I first heard the phrase Via Negativa from the poet David Whyte As he would describe it, Via Negativa is what we must say NO to in life to find the next step that serves our deeper unfolding.
Years ago I was attending a workshop by Gretchen Kinnel (author of Good Going) and she said that humans learn the most from non-examples. This statement piqued my attention and got me thinking. The next day I was interviewing a new teacher for a position in our child care program and as I told her about our philosophy, how we build strong relationships, and value play, she quietly nodded and smiled. But, It wasn't until I gave non-examples and I said, "We don't do worksheets, calendar time or the weather chart," that I saw her eyes widened and she began to ask meaningful questions that led us into a deep conversation about early childhood education.
"Via negativa" is a way of understanding that when we don't know exactly what we want or need, we can usually identify what we don't want.
Sometimes we take the next step in our life by moving away from what we know for sure we must stand against.
Maybe we hold a memory within us of a horrible teacher we had as a child, or a hurtful experience we had in school, and that guides us by the power of "via negative" to create something very different for the children in our charges.
Living a creative life with children requires us to walk in the dark. We have to be brave to take the next step not really knowing where it will lead. When we care for and teach young children, we don't follow a guide book or a how-to-manual. We follow relationship planning rather than lesson planning (Ron Lally). We are making decisions moment by moment and day by day and we live in a state of openness - expecting the challenge, the delight, the surprise, and the unknown to guide us.
The compass we use to navigate a teaching life is made of many things - we have our knowledge of child development to guide us, we have our respect for the culture of childhood to point us in the right direction, and sometimes we lean on "via negativa" too. For example when we are challenged and puzzled by a child's behavior and grappling with the next step, we don't know exactly what to do, but we do know for sure that we must avoid shame and we must step away from the power struggle at all costs (via negativa).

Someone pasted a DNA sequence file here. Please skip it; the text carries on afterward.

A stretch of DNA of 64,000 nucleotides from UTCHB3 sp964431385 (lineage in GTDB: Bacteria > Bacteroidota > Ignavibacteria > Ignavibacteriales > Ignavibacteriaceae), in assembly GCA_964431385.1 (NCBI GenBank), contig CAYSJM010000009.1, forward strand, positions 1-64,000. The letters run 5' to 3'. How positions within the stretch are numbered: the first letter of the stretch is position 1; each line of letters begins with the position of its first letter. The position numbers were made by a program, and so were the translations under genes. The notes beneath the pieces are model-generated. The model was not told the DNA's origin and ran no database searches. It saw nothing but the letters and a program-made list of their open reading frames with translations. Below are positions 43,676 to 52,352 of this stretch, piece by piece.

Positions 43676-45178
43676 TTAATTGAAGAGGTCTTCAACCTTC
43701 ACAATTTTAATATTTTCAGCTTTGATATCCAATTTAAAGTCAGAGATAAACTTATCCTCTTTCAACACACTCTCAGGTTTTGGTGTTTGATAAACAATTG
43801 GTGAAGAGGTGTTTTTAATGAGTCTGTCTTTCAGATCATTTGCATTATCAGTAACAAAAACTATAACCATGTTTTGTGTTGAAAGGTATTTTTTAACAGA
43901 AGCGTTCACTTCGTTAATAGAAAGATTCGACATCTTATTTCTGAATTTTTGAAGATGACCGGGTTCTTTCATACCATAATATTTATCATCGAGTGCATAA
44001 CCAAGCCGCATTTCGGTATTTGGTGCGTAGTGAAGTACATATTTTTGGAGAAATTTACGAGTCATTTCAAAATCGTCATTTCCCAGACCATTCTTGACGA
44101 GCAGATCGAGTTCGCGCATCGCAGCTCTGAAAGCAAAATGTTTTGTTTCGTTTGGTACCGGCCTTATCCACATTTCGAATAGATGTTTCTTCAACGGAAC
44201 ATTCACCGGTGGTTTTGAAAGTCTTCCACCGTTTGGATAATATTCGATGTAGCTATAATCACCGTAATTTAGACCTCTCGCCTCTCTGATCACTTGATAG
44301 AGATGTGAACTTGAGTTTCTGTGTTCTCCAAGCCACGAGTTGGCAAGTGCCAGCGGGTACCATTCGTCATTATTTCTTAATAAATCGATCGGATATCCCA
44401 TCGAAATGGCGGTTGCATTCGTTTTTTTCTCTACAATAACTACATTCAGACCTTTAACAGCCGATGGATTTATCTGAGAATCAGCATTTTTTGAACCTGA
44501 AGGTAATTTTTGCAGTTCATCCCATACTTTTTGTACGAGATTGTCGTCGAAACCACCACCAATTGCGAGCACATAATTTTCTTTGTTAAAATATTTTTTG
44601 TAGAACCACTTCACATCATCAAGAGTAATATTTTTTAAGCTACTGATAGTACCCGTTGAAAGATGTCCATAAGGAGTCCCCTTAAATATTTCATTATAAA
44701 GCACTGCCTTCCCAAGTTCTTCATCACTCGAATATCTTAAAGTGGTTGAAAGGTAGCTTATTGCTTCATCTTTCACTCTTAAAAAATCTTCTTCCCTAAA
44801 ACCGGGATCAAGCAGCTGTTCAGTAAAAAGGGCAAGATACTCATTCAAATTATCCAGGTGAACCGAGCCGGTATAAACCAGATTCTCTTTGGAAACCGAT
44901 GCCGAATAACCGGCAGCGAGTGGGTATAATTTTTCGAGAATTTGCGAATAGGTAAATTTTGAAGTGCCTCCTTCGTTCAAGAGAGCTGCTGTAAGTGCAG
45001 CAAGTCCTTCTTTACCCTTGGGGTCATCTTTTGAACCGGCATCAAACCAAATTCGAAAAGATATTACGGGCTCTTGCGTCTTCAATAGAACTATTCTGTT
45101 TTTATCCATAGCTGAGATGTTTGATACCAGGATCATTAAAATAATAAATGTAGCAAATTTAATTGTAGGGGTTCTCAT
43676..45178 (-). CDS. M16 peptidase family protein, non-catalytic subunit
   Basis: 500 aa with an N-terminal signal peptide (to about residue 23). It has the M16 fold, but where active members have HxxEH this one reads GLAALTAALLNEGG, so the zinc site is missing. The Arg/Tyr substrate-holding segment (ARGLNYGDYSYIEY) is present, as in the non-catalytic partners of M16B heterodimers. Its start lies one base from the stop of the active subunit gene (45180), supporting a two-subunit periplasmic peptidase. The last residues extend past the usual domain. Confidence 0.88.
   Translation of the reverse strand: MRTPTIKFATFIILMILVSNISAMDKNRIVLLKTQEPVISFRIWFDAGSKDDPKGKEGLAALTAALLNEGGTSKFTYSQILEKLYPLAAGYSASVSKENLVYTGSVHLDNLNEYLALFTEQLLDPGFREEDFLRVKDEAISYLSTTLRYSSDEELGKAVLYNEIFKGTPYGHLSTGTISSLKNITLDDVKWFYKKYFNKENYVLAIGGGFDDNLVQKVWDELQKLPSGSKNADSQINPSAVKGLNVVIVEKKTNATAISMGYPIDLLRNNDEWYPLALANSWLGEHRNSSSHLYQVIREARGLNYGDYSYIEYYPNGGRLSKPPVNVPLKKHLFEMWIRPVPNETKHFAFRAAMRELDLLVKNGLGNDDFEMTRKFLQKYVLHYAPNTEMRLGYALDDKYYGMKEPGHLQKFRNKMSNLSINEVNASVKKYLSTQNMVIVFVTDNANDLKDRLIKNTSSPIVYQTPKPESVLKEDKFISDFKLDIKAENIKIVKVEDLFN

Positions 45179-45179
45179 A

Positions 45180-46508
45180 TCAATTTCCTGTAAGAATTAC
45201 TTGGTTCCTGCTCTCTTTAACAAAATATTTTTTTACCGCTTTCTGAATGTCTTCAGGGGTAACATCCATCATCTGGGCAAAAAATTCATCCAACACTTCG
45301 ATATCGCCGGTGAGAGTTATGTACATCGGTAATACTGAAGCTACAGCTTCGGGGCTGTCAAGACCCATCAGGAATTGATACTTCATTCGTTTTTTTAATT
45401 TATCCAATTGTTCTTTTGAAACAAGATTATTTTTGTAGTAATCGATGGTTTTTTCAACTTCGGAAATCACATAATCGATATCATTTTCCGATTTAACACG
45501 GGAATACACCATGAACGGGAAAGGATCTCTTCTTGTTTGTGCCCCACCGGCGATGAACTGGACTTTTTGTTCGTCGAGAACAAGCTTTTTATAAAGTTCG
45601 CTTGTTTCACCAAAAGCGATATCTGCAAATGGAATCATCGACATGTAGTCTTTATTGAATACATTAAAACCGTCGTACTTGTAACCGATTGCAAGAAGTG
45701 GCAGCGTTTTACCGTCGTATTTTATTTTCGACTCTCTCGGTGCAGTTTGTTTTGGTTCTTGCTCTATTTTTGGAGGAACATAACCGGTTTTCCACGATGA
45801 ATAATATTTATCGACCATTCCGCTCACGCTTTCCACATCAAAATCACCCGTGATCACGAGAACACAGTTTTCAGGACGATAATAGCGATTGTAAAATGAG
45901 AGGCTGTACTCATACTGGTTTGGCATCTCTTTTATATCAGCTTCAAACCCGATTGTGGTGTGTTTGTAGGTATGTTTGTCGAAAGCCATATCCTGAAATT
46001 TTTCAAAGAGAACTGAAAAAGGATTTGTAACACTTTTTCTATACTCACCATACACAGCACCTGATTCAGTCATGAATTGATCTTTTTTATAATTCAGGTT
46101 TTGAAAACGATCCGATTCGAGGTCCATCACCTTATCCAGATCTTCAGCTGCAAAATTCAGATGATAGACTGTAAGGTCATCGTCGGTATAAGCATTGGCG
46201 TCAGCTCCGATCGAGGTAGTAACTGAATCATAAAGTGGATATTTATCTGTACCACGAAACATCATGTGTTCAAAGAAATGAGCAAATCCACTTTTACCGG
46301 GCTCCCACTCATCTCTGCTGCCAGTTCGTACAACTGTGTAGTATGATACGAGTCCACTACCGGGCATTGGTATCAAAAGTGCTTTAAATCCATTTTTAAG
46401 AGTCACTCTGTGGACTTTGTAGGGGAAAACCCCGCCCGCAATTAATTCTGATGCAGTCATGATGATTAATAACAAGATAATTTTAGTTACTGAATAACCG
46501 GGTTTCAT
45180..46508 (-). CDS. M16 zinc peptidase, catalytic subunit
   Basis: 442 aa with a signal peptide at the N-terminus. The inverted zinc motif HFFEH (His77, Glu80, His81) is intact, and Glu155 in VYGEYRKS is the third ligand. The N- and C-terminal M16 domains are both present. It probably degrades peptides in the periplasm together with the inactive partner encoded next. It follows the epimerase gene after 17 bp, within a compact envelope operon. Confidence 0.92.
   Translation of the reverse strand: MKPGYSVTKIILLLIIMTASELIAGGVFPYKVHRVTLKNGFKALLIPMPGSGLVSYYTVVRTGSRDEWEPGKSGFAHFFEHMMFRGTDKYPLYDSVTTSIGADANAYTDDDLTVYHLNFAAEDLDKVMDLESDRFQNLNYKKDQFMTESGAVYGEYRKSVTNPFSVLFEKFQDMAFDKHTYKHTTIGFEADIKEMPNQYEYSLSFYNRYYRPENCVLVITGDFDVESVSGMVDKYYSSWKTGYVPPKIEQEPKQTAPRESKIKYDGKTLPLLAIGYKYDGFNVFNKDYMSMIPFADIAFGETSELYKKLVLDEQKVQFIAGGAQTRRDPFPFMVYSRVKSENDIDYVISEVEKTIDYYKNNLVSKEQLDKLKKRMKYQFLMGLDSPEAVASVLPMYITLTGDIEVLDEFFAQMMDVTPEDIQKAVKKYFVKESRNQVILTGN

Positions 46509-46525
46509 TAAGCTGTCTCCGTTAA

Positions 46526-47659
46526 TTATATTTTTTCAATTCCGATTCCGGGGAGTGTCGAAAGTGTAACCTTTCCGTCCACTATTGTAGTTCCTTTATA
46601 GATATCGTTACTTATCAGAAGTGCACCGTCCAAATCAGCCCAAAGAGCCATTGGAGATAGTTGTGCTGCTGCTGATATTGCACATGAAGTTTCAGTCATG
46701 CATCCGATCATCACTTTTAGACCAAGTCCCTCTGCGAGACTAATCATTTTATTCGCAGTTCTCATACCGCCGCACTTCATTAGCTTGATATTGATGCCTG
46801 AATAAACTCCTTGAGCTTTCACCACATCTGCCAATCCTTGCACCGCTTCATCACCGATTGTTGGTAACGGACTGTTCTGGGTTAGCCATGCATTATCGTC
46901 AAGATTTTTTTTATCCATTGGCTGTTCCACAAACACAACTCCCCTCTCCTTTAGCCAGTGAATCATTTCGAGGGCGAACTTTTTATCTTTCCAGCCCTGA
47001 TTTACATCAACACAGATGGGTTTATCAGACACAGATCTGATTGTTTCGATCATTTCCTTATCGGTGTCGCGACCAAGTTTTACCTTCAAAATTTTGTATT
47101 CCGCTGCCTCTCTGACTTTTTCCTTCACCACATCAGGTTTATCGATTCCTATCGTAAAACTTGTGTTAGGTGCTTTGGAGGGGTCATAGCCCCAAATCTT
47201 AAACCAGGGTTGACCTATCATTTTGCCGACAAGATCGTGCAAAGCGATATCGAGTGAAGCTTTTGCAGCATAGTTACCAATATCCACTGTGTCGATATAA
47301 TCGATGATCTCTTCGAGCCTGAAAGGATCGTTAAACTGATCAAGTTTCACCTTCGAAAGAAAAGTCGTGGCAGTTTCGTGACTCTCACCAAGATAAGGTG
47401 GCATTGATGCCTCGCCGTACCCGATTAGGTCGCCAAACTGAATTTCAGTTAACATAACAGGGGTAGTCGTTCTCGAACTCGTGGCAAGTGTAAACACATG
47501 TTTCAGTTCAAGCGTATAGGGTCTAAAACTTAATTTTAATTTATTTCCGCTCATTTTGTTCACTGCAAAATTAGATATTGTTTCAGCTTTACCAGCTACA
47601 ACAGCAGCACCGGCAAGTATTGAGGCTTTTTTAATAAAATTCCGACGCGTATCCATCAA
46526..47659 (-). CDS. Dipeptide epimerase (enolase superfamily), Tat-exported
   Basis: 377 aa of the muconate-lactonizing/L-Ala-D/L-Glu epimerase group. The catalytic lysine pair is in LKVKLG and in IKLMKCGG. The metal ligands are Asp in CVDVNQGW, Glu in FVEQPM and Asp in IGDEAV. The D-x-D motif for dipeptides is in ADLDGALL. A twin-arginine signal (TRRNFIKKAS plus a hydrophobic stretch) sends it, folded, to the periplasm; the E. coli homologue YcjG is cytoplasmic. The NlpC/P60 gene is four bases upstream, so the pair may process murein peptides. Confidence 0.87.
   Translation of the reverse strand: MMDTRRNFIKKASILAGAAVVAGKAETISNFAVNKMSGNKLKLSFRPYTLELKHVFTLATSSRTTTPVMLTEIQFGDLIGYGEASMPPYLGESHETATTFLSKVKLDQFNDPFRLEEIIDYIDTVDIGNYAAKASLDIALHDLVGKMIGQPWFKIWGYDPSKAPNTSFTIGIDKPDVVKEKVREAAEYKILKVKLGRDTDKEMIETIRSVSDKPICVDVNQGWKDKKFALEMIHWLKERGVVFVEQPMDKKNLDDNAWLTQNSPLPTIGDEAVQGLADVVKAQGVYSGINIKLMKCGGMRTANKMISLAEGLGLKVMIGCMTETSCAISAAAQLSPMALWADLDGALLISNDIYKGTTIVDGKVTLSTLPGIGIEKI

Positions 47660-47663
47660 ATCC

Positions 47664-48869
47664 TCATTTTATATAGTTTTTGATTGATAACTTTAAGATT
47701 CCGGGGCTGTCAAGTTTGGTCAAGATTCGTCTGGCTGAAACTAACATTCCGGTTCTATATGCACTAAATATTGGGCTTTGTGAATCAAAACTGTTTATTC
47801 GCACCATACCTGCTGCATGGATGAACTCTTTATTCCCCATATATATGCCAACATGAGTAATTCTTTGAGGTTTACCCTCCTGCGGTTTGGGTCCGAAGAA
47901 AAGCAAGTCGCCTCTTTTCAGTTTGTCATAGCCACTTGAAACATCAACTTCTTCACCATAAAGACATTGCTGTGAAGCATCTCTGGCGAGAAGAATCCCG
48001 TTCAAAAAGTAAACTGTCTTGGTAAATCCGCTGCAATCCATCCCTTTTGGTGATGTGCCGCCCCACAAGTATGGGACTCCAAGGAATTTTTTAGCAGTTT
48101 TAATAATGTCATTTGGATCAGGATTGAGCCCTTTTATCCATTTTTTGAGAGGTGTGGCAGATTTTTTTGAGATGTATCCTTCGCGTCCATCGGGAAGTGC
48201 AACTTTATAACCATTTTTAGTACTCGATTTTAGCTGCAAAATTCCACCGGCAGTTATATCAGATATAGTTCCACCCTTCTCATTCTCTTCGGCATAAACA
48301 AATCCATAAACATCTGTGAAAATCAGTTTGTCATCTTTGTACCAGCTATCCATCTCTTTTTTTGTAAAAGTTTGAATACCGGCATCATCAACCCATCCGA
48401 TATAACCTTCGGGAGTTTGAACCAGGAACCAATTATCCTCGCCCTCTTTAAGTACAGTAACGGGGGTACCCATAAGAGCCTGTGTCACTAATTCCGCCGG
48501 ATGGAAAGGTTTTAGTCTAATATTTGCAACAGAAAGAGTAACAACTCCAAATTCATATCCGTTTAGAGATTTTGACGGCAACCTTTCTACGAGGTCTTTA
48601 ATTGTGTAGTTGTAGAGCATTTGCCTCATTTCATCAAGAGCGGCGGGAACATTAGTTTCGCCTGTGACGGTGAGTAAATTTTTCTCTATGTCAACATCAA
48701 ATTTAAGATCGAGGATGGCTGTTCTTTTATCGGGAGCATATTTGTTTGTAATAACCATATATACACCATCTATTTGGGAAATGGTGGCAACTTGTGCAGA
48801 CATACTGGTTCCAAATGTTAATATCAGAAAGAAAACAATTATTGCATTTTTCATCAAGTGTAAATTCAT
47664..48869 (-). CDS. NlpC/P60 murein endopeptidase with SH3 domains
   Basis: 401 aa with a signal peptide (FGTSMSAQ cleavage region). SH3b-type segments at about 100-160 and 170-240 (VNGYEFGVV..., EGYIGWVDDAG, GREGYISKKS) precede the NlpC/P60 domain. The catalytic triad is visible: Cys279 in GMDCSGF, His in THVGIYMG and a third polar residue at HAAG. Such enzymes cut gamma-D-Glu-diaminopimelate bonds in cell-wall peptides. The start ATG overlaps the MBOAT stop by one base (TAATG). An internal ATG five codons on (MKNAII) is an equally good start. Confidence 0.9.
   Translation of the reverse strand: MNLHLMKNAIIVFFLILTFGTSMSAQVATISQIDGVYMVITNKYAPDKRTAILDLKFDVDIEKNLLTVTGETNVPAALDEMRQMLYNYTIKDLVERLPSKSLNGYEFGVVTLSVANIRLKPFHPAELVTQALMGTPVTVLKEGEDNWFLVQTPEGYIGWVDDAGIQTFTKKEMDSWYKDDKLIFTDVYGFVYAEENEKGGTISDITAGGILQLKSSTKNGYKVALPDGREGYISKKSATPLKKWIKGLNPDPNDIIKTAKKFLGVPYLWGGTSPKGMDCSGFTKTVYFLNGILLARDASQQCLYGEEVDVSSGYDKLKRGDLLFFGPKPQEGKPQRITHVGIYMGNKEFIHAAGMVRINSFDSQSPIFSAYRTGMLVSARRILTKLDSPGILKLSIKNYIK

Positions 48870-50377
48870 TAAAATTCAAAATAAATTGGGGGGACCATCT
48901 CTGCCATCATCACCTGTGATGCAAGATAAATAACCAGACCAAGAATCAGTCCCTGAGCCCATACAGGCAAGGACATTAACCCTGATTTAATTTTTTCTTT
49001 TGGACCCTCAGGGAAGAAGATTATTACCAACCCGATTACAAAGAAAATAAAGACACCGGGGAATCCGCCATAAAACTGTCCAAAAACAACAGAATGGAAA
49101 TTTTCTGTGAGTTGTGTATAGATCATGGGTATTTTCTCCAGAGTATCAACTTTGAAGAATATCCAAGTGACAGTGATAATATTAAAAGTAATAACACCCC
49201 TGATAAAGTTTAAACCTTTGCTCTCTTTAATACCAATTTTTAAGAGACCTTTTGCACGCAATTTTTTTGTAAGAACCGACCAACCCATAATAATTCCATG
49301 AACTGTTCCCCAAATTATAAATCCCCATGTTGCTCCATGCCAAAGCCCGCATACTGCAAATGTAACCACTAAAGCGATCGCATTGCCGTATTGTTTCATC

Maybe you feel stuck in your teaching practice and you are not quite sure how to make a more enlivened habitat for children and for yourself. The first step in changing your course might be in stepping away from what feels flat or uninspired. Creativity and engaged learning comes from having an original new direction. You can start working on moving towards that unchartered territory by leaving behind what you believe isn't serving children's best interest anymore.
A few years ago at my school we asked ourselves what purpose "circle time" served. If we really believe young children learn through choices, social interaction, movement and play, what do they get from circle time? I started studying children's faces and body posture and taking an observational measurement of their engagement during circle time. When the teachers read informational instructional books or tried to do whole group lessons or a big language chart experience, I generally saw kids writhing, or looking out the window, or poking their peers, or picking their noses. This was quite a contrast to what I saw when teachers told good stories or let the children be the story tellers. What I saw during storytelling and song was pure joy, intense listening, and fully body participation.
What we decided to do was to step away from viewing circle time as "instruction time" and to re-name it "our gathering". Via Negativa was our guide because first we saw what wasn't working and we stepped away from it.
This also dramatically changed the teaching experience. We subtracted what wasn't working and we named story and song as our primary goal for gathering. Instead of being worried about group management, teachers were free to focus on becoming excellent story tellers, reflecting upon how to guide children into their own storytelling, and working together to curate a beautiful diverse collection of songs for our gathering sing-alongs.
If you've ever had the delight of telling a story you love to tell and seeing 16 children gazing at you with care and hanging on your every word - you can imagine the difference the teachers felt by claiming their identity as expert story tellers, rather than circle time managers.
Sometimes we find our NO before we find our YES. Via negativa can keep us out of the gutter, keep us from repeating negative patterns, and push us towards new frontiers in teaching and caring.